Sweet Basil

My sweet basil looks like it is about to bloom or go to see or something. Should I let it go or pinch out the top or what?
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On Sun, 25 Jun 2006 14:30:24 GMT, "Jimmy"

Pinch it back so it will keep growing.
Penelope
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Not to worry about flowers or seed pods. They seem to have a lot of the flavor that you are looking for in basil, if you are making pesto. I usually pick them first and then fill in with whatever leaves I need to fill my blender halfway.
Just a note: blending the leaves is a heck of a lot easier if you chop them up a little first. Do this just before they go into the blender.
The other delight with basil is bruschetta Any bread will do but I prefer baguettes, toast one side of the bread, rub it with garlic, drizzel with olive oil, cover with basil, cover with coins of tomatoes, sprinkle with parmesan, and broil until cheese starts to brown. Serve with green salad and you have the reason why you garden for a simple, healthy summer meal.
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William L. Rose Wrote:

hi . sow mine in 3in pots every 2 weeks in the greenhouse. i stan them in a shallow tray of water because they will dry out quickly.
Try ciabatta bread,garlic rub,olive oil,toms and mozzarlla cheese. ver tasty! olive ciabatta is better than sun dried tomat
-- nicsdad
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I've grown them both ways but I think I'm back to pots: big pots. I've grown free range basil but they never produce like they do in pots. My starter plants developed a wilt in the ground. This year they are back in pots, where my wife has always wanted them and they are doing wonderfully, i.e. big and bushy. I think it because the soil warms up more quickly. I'll just keep quiet and eat the basil. Speaking of eating. Do you put basil on your ciabatta bread whatchamacallit?
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William L. Rose Wrote:

Sorry william fresh basil maen ingredant forget me ead nex
-- nicsdad
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William L. Rose Wrote:

Sorry william fresh basil main ingredant forget me ead nex
-- nicsdad
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On Sun, 25 Jun 2006 14:30:24 +0000, Jimmy wrote:

Don't let it bloom. The blooms will suck all the flavor out of the leaves. Plus they're ugly anyway. You'll have a bushier, greener, happier plant.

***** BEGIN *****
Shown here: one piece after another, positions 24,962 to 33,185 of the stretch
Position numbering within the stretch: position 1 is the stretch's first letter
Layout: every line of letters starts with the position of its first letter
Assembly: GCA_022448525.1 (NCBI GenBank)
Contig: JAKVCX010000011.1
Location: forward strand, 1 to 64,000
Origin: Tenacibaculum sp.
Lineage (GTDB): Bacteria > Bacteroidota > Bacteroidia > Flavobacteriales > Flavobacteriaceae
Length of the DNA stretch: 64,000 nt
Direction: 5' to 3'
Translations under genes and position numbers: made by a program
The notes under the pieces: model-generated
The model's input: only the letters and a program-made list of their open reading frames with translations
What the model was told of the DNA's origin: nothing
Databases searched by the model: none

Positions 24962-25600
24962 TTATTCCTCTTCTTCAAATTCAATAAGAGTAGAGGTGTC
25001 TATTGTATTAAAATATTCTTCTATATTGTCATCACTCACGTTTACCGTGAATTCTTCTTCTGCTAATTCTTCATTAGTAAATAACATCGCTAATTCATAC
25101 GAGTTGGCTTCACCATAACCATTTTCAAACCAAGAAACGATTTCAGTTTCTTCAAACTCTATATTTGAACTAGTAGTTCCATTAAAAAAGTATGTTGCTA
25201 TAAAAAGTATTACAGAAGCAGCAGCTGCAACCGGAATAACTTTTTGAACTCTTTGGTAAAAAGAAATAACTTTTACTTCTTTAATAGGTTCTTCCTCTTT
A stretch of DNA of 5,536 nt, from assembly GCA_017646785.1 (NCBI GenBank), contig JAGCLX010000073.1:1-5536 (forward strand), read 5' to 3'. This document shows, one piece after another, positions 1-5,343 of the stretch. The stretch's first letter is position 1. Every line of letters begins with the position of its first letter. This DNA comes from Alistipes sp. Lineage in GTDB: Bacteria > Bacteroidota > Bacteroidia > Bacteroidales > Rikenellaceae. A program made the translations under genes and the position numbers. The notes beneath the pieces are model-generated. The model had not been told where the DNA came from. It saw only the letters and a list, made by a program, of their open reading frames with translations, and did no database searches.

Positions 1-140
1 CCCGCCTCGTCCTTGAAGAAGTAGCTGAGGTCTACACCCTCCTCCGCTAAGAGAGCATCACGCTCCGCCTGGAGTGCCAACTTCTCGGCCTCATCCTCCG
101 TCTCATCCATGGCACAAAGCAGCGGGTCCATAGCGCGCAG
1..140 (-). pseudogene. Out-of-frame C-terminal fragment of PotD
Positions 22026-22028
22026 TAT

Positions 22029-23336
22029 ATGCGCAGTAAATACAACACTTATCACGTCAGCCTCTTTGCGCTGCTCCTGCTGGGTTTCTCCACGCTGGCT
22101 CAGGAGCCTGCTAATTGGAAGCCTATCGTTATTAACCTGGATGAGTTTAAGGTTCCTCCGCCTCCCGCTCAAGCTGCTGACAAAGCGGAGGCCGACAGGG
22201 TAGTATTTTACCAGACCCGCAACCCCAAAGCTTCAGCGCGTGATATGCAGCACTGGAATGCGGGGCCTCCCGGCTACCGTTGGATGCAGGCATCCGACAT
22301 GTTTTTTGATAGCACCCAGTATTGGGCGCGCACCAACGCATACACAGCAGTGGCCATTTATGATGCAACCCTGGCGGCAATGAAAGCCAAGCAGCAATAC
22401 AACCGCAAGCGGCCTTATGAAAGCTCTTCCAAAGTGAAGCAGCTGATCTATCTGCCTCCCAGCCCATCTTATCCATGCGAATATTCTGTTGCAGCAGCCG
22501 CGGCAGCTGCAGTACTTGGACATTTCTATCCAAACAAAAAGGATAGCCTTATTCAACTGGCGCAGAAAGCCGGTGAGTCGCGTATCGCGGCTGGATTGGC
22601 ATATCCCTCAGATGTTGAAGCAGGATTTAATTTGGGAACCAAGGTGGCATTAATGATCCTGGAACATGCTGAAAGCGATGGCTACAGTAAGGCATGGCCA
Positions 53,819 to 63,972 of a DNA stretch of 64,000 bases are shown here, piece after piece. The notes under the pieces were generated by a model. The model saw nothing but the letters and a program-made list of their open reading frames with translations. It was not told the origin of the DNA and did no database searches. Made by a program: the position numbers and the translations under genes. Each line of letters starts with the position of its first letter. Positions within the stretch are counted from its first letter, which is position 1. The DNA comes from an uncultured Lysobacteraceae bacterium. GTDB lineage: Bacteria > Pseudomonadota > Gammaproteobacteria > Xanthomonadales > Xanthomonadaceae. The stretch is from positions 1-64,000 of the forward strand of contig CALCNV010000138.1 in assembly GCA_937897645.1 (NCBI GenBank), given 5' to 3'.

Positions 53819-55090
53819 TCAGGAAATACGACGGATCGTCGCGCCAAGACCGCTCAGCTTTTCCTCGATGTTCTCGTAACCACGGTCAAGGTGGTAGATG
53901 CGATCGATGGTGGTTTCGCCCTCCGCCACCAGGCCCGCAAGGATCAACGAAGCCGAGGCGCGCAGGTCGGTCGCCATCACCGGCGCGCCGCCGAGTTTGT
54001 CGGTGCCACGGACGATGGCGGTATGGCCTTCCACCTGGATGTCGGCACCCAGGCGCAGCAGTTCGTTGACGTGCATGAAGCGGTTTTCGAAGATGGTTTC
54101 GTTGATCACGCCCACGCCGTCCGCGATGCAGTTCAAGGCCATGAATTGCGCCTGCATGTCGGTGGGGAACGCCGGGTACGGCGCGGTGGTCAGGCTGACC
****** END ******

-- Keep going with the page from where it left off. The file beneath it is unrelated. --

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Pinch the blooms off or the plant will bolt and die...
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Peace!
Om

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OmManiPadmeOmelet wrote:

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fanbball wrote: tried growing basil this year. tried making pesto and it was great. not sure but will the leaves grow back? also, bought two different types of plants. one had broad leaves and the other had tiny little leaves. does anyone know what the second plant is for?
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OmManiPadmeOmelet wrote:

I have started growing basil this year and used it once for pesto.it was great. will my plant continue to grow new leaves? i bought two types of basil plants this year. once had the broad leaves, the other tiny little leaves. not sure what that one is for. does anyone know the difference?
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I just grow plain sweet basil, so I'm not sure. :-)
But, basil is an annual. It will die and need to be re-planted yearly. I've started keeping some in the greenhouse over the winter in pots. It's good for a variety of recipes! Even just as is in sandwiches. :-d
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Om

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wrote:

Yes, the leaves will grow back. Pinching the flowers off will make the plant bushier and give you even more leaves for pesto. *Not* pinching the flowers off won't make your basil die, bolt, or suck all the flavor out of the leaves, but it will make a leafier plant, and that's sorta the point with most basils. It would be a full time job to keep the blooms snipped off the basil plants that grow wild on the edges of my yard, so I can assure you nothing dire happens if you don't cut the flowers, but you won't get as many leaves. The bees love basil flowers, btw, so I always thought basil would make a good buffer between areas where you're trying to save seed.
The small leaf basil is just a more ornamental or tidier form. Use it the same way you would the large leaf. Some people prefer the smaller leaves because they look better in containers or salads and vinegars.
Penelope
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thanks penelope. and i was ready to throw it away because it didn't look like the typical basil. I'll have to give it a try in pesto as well. do you have any other ways you use basil?
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It's good on a sandwich with buffalo mozzarella cheese, prosciutto, and a slice of tomato with a little olive oil and balsamic vinegar sprinkled on it.
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It's also makes tea smell really good and adds a nice aroma to any area. Supposedly it helps keeps flies and mosquitoes away from things although some folks indicate that it doesn't work against mosquitoes so at least getting rid of flies offers some benefits. The bad thing is that once it's on your hands it might get hard to pick up another plant and smell the other plant (flower).
-- Jim Carlock Post replies to the group.
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